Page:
One of the surprises of this season is that Lafayette's receiving corps, which has some depth and some talent, didn't have a better year this year.   Over the course of their careers, senior WR Matt Mrazek, senior TE Dylan Wadsworth, junior WR Joey Chenoweth, have been successful against Lehigh, but surprisingly senior WR Rocco Palumbo (451 yards, 4 TDs) has emerged as O'Malley's most consistent target.  Aside from Palumbo, Wadsworth (41 catches, 293 yards, 1 TD) has been one of O'Malley's reliable options as well.

One of the questions I have is whether O'Malley will test the waters deep on Lehigh's defense.  O'Malley does have two long touchdowns this season to Chenoweth (70 yards, which came late in a loss to Princeton) and Palumbo (63 yards, which was the game-winner against Fordham) but other than that has generally done a lot more short-passing in a ball control type of game.

Certainly a big part of Lafayette's issue has been their offensive line, which has had a lot of different variations this season.  The one constant has been 290 lb senior C Mike Donnelly, who has started every game at center this year.


Lafayette has won games this year by having one of the best defenses in all of FCS.  One wonders if you combined Lafayette's defense and Lehigh's offense, whether you'd have a team that could give James Madison or North Dakota State a run for their money.  Whatever the case, by a large margin this will be the best defensive unit Lehigh has faced all season.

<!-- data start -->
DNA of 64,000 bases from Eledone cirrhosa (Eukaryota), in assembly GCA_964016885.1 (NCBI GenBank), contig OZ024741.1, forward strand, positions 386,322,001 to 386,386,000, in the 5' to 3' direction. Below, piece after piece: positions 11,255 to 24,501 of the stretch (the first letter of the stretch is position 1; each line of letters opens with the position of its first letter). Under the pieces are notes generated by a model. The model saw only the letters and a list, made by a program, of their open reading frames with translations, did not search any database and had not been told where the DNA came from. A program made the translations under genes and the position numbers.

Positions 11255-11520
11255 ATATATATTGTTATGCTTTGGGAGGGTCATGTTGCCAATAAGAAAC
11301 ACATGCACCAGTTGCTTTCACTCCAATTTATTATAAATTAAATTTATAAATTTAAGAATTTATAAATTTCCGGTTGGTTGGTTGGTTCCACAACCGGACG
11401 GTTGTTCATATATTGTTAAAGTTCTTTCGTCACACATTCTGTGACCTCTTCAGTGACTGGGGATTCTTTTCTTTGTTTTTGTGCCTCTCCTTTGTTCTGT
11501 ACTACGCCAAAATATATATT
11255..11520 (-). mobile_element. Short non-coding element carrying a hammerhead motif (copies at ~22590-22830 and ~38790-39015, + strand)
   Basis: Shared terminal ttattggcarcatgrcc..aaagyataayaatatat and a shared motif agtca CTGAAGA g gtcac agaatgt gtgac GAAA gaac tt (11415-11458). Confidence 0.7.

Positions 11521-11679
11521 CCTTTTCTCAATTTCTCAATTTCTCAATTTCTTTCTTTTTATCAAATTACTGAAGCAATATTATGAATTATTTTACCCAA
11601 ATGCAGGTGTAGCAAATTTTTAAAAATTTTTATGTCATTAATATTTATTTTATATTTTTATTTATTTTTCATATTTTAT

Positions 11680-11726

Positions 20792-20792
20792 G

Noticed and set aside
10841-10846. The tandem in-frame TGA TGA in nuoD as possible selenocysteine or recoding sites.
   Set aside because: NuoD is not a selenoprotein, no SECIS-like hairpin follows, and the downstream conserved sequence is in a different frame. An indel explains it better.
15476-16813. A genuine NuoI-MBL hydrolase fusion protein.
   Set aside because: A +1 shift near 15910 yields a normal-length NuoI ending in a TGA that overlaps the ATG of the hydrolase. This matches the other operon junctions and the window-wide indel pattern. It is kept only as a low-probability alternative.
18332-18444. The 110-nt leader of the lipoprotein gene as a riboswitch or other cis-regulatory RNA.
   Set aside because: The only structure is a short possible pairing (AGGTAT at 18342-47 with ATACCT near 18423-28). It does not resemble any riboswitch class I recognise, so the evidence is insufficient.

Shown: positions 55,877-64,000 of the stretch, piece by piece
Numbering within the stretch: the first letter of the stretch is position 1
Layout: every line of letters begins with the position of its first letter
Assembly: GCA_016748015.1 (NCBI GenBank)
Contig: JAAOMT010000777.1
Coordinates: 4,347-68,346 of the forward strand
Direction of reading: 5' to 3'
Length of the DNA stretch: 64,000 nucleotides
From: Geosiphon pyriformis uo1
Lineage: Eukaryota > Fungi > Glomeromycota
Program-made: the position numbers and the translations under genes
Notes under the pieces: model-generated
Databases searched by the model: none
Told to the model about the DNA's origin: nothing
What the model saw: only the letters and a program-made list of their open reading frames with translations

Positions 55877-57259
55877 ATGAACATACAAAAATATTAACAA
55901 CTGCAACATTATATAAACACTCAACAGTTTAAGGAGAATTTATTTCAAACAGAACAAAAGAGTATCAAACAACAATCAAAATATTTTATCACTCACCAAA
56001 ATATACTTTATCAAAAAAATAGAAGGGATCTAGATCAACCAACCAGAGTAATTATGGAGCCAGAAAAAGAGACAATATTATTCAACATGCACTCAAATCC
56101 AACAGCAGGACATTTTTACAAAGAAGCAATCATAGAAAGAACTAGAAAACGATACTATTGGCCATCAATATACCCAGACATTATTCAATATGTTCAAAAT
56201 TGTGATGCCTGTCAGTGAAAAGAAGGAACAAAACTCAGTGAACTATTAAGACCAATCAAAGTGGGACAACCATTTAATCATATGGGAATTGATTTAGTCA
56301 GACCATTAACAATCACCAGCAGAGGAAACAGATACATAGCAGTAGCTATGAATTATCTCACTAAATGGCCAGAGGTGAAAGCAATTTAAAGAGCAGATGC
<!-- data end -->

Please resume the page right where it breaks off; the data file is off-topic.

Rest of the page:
Lafayette's conventional defense pretty much has it all: good pressure on the quarterback, a stellar secondary, and a good rushing defense.  They are an aggressive team - they are averaging 5 tackles for loss per game - and are led by the best defensive back Lehigh has seen all season.

CB Phillip Parham
Senior CB Phillip Parham leads the FCS in interceptions (7) and adds to that impressive total 12 pass break-ups and 51 tackles.  He's a rarity in the Patriot League - game-changing, shutdown corner that will prove to be a big challenge for the Lehigh offense to work around.

Even more worrying than the fact that  Lafayette returns a corner of his caliber is that the rest of the secondary, sophomore SS Yasir Thomas, sophomore CB Eric Mitchell, and junior FS Trent Crossan have not only been here before, they've been tremendous as well, adding 4 interceptions, providing great run and blitz support, and have shut down some powerful offenses in the last month, most notably Fordham's.

But don't let the impressiveness of Lafayette's secondary distract you about what they have going on up front.

LB Brandon Bryant
Lafayette's defense has been made even better with the return of senior LB Brandon Bryant, the heart and soul of the front seven.  Unsurprisingly, he leads the team in tackles (124), tackles for loss (7.5), and perhaps more importantly is one of those guys that seems to make the other guys around him even better.

He's surrounded by two more LBs that are his perfect complement: senior LB Michael Root (76 tackles, 4 tckles for loss), and junior LB Jerry Powe, (64 tackles, 6 tackles for loss).  Adding to this a deep veteran unit on the defensive line in senior DE Beau Bosch (6 1/2 tackles for loss), senior DT Andy Labudev (3 1/2 tackles for loss), senior T Matt Rothrock (2 tackles for loss) and sophomore DE Andrew Chuma (21 tackles).

Something to keep in mind here is that every one of these defensive players have played in The Rivalry before.  There are no freshman or sophomores here that are playing in their first-ever bowl-like atmosphere.  This is a group that is a veteran bunch and shouldn't be surprised by much.  That will serve them well on Saturday.